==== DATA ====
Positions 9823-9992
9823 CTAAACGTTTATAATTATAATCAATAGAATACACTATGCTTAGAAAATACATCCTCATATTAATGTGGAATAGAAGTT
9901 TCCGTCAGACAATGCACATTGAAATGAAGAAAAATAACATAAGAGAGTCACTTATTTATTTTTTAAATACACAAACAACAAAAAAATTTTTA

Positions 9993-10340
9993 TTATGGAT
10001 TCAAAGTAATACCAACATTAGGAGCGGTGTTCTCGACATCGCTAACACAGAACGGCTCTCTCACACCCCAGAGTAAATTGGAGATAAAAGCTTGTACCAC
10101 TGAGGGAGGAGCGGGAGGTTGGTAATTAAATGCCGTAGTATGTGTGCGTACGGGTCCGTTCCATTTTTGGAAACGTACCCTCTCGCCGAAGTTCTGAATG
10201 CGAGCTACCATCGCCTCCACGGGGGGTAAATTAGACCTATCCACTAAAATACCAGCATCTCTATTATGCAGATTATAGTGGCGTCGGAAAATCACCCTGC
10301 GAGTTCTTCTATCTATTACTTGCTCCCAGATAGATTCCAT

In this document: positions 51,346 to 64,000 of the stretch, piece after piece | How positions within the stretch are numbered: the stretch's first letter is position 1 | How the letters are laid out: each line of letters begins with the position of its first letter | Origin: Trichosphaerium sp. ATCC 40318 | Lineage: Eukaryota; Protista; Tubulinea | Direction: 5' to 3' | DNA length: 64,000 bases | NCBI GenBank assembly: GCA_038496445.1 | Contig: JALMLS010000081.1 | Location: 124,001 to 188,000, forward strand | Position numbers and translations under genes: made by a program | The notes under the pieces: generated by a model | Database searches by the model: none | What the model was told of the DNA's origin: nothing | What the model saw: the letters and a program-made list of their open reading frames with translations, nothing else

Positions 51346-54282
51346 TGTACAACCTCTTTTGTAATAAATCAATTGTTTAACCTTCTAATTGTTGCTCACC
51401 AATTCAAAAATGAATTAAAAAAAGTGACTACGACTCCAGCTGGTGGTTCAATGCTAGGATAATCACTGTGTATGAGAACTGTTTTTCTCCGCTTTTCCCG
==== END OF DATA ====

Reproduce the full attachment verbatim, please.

Positions 9823-9992
9823 CTAAACGTTTATAATTATAATCAATAGAATACACTATGCTTAGAAAATACATCCTCATATTAATGTGGAATAGAAGTT
9901 TCCGTCAGACAATGCACATTGAAATGAAGAAAAATAACATAAGAGAGTCACTTATTTATTTTTTAAATACACAAACAACAAAAAAATTTTTA

Positions 9993-10340
9993 TTATGGAT
10001 TCAAAGTAATACCAACATTAGGAGCGGTGTTCTCGACATCGCTAACACAGAACGGCTCTCTCACACCCCAGAGTAAATTGGAGATAAAAGCTTGTACCAC
10101 TGAGGGAGGAGCGGGAGGTTGGTAATTAAATGCCGTAGTATGTGTGCGTACGGGTCCGTTCCATTTTTGGAAACGTACCCTCTCGCCGAAGTTCTGAATG
10201 CGAGCTACCATCGCCTCCACGGGGGGTAAATTAGACCTATCCACTAAAATACCAGCATCTCTATTATGCAGATTATAGTGGCGTCGGAAAATCACCCTGC
10301 GAGTTCTTCTATCTATTACTTGCTCCCAGATAGATTCCAT

In this document: positions 51,346 to 64,000 of the stretch, piece after piece | How positions within the stretch are numbered: the stretch's first letter is position 1 | How the letters are laid out: each line of letters begins with the position of its first letter | Origin: Trichosphaerium sp. ATCC 40318 | Lineage: Eukaryota; Protista; Tubulinea | Direction: 5' to 3' | DNA length: 64,000 bases | NCBI GenBank assembly: GCA_038496445.1 | Contig: JALMLS010000081.1 | Location: 124,001 to 188,000, forward strand | Position numbers and translations under genes: made by a program | The notes under the pieces: generated by a model | Database searches by the model: none | What the model was told of the DNA's origin: nothing | What the model saw: the letters and a program-made list of their open reading frames with translations, nothing else

Positions 51346-54282
51346 TGTACAACCTCTTTTGTAATAAATCAATTGTTTAACCTTCTAATTGTTGCTCACC
51401 AATTCAAAAATGAATTAAAAAAAGTGACTACGACTCCAGCTGGTGGTTCAATGCTAGGATAATCACTGTGTATGAGAACTGTTTTTCTCCGCTTTTCCCG